You may think that putting tin foil on your TV antenna is just superstition, but it turns out that your grandparents might have been onto something. This time, though, you can use it to improve your internet use. Dartmouth University researchers have found that aluminum has the power to boost your Wi-Fi signal in certain situations.
Inspired by the homemade hack of placing an aluminum can behind a router to improve a Wi-Fi connection, this team of researchers developed a method that costs only $35 to produce. Not only does it improve your connection, but it offers better cybersecurity, too.
Researchers created custom reflectors by inputting data into their own program called WiPrint, which designed a plastic reflector that was then produced using a 3D printer. This special reflector allowed the team to shape Wi-Fi beams in specific ways to favor certain spaces over others. In practice, this could restrict your Wi-Fi access and signal to your own home or improve the signal in a specific room. They then wrapped the reflector in aluminum foil and placed it on a wireless router to improve the signal. According to the release, their 3D-printed reflector can boost a Wi-Fi signal by more than 50% (or decrease the signal in unwanted areas by 63%).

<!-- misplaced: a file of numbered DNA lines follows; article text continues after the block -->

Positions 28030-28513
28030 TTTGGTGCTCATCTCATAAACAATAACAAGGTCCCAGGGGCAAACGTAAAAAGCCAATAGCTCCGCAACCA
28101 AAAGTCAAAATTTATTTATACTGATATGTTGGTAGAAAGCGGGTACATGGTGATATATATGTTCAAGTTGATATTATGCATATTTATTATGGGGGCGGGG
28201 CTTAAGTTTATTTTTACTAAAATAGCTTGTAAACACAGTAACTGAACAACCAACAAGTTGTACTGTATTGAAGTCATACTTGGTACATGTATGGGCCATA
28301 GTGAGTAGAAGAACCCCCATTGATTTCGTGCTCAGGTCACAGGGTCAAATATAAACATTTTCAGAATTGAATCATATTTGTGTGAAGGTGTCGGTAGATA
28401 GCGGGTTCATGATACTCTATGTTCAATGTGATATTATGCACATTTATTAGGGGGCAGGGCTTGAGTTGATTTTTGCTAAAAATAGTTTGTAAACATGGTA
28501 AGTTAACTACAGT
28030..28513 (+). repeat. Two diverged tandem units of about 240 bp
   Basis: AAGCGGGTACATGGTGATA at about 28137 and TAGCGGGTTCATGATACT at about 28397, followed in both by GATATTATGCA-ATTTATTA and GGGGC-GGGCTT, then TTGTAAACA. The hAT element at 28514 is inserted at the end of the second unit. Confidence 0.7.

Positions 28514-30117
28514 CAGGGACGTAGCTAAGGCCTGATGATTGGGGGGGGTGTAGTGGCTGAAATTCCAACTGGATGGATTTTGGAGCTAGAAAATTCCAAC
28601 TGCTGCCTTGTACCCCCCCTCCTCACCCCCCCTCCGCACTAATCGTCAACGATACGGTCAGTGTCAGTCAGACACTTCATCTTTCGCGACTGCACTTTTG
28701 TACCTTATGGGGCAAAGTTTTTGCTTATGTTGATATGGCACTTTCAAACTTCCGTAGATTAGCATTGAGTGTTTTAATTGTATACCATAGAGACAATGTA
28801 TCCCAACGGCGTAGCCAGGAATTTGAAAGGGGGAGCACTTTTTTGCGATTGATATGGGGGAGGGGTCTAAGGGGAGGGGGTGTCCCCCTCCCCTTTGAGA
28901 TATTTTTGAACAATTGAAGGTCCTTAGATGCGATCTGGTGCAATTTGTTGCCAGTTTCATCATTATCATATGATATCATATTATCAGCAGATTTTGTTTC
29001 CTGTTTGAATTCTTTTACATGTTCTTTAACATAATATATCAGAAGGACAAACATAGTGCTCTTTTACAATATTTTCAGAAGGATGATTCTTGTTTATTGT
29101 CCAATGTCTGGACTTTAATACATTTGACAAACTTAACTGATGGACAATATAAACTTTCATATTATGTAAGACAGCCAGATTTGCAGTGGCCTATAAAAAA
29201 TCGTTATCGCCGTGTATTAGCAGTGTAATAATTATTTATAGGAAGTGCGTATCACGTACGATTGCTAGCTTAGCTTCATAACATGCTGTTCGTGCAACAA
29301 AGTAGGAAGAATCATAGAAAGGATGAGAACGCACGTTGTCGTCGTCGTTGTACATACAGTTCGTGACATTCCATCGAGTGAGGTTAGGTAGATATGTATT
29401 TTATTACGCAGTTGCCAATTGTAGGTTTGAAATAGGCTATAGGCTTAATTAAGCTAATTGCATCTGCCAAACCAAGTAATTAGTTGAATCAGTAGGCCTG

3D printers are becoming more ubiquitous all the time, with construction companies using them to print concrete and medical researchers utilizing them to perfect replacement limbs. You can even buy 3D doodlers that allow your kids to create their own toys from their drawings. And fortunately, this technology now offers better accessibility and affordability. In fact, the Dartmouth research team noted that their method costs only $35 (assuming you have 3D printer access), while high-tech antennas created to improve Wi-Fi signals cost far more.
So if you’re tired of living with unreliable Wi-Fi, you might not have to resort to a new router or provider. Although you’d need a 3D printer to design the optimal reflector shape, you can use regular old aluminum foil — which is an eco-friendly option to boot, since nearly 75% of all aluminum produced in the U.S. is still in use due to recycling — to get a better wireless range and even improved security.
Although the WiPrint software has not yet been released, it may be only a matter of time before we’re using aluminum foil on our antennas once more. In the meantime, you can try your luck with a soda can behind your router.